Types of Personal Injury and Clinical Negligence Claim

Personal Injury:

  • Accidents at work
  • Fatal Accident Claims
  • Slips trips and Falls
  • Road Accidents
  • Claims involving animals
  • Holiday Claims
  • Food Poisoning
  • Accidents in shops
  • Falls in the street
  • Sports accidents
  • Skiing accidents
  • Accidents on public transport

Clinical Negligence

  • Failure to diagnose
  • Negligent treatment
  • Surgical Mistakes
  • Cosmetic Surgery mishaps
  • Dental Claims
  • Accidents in hospital

Call or email Tim Quinn who will be happy to discuss you claim.

All initial discussions are free

To discuss your case and options, contact

Tim Quinn


Our Commitment to you

We offer a dedicated first class service to all our Clients and try to make the process of claiming compensation as worry free as possible.

We pride ourselves on the personal service we offer our clients, which includes meeting all our clients in person.

We will be there for you every step of the way to answer any questions you have about your claim and we will keep you informed of every development.

Bringing a claim can sometimes seem very daunting, particularly if your claim is against an employer or big organisation. That is why we offer clear practical advise from the beginning of your claim to its end. We will assess your claim at the outset. If we believe your claim is unlikely to succeed we will tell you there and then. You can then decide not to continue and there will be no charge to you whatsoever.

We have a vast amount of experience and have brought successful claims against some of the largest organisations in the country including:

Tescos, MOD, Babcocks, Princess Yachts, Plymouth City Council, NHS,Co Op,  Becton Dickinsoni and many others.

We can see clients at  our offices in Devonport, Plymstock or Ivybridge or arrange home visits if more convenient

Would you like us to call you?


Your questions answered

But taking Legal Action can be Expensive

There are various ways of funding your case. You may already have legal expenses cover through your household or motor insurers and this may meet the cost of pursuing your claim. Alternatively if you are a member of a Trade Union they may be prepared to fund your case.

If you do not have any of the above you can pay the legal costs yourself as the case progresses. However most of our clients prefer to fund the case by way of a Conditional Fee Agreement, often known as a "no win no fee" agreement.

No Win, No Fee

We can look at dealing with your personal injury cases under a Conditional Fee Agreement. This means that if you win your case you must pay our costs but you should be able to get the majority of your costs paid by your opponents. If you lose, you pay nothing.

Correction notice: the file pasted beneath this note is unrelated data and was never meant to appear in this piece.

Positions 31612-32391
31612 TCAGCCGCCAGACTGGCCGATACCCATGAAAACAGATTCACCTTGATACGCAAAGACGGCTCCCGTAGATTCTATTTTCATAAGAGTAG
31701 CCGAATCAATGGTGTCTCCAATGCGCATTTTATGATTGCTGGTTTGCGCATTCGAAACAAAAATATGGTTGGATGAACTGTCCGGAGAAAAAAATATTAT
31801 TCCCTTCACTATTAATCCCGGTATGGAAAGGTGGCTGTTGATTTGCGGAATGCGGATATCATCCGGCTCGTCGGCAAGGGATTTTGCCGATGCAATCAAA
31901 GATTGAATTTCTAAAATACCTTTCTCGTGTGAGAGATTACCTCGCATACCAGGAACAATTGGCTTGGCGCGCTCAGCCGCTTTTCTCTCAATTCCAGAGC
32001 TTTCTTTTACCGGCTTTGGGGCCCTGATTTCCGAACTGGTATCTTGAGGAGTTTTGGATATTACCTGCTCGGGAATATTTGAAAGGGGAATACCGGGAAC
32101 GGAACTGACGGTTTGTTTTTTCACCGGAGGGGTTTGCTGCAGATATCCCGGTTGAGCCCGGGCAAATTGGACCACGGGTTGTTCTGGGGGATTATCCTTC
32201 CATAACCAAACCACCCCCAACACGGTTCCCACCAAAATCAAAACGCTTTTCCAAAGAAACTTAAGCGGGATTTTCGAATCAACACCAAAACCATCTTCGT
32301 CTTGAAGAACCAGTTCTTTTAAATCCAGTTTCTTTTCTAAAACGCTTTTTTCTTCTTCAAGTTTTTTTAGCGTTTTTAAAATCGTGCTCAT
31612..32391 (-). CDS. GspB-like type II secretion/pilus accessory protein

We recommend that the agreement is backed by insurance and our Personal Injury Specialist will discuss this with you in more detail during your first appointment.

What next?

We would be pleased to discuss any possible claim with you. If your claim has a reasonable chance of success we will be happy to represent you and we will guide you through the whole process.

We have offices in Devonport, Plymstock and Ivybridge and we are happy to see you at the office which is most convenient to you.

In the event that you cannot travel to one of our offices due to your injuries we may be able to visit you at home.

PERSONAL INJURY COMPENSATION – WHAT YOU ARE ENTITLED TO

An injured person is entitled to be put in the position they would have been in had the accident not occurred. It is impossible to turn the clock back so instead an injured person receives financial compensation or “damages” as it is referred to in law.

The two main types of compensation:

  1. General Damages
    This is compensation for pain, suffering and loss of amenity. Loss of amenity refers to the impact that the injury has had on a person’s life, such as being unable to engage in normal activities which could include being prevented from enjoying sporting activities or hobbies, gardening, dog walking or even as something as basic as picking up a child or grandchild.

    No two injuries are the same and there is no fixed ‘tariff’ for specific injuries. However, the Judicial College Guidelines set out the broad parameters for most types of injuries and set upper and lower brackets for each type of award. The Courts will also consider what awards have been made in the past for similar types of injuries in an attempt to achieve some consistency.

    In order to carry out this assessment, it is often the case that a Medical Expert’s Report will be required to carry out a diagnosis – to identify precisely what happened during the accident – and also a prognosis – what the long term consequences of the injury may be.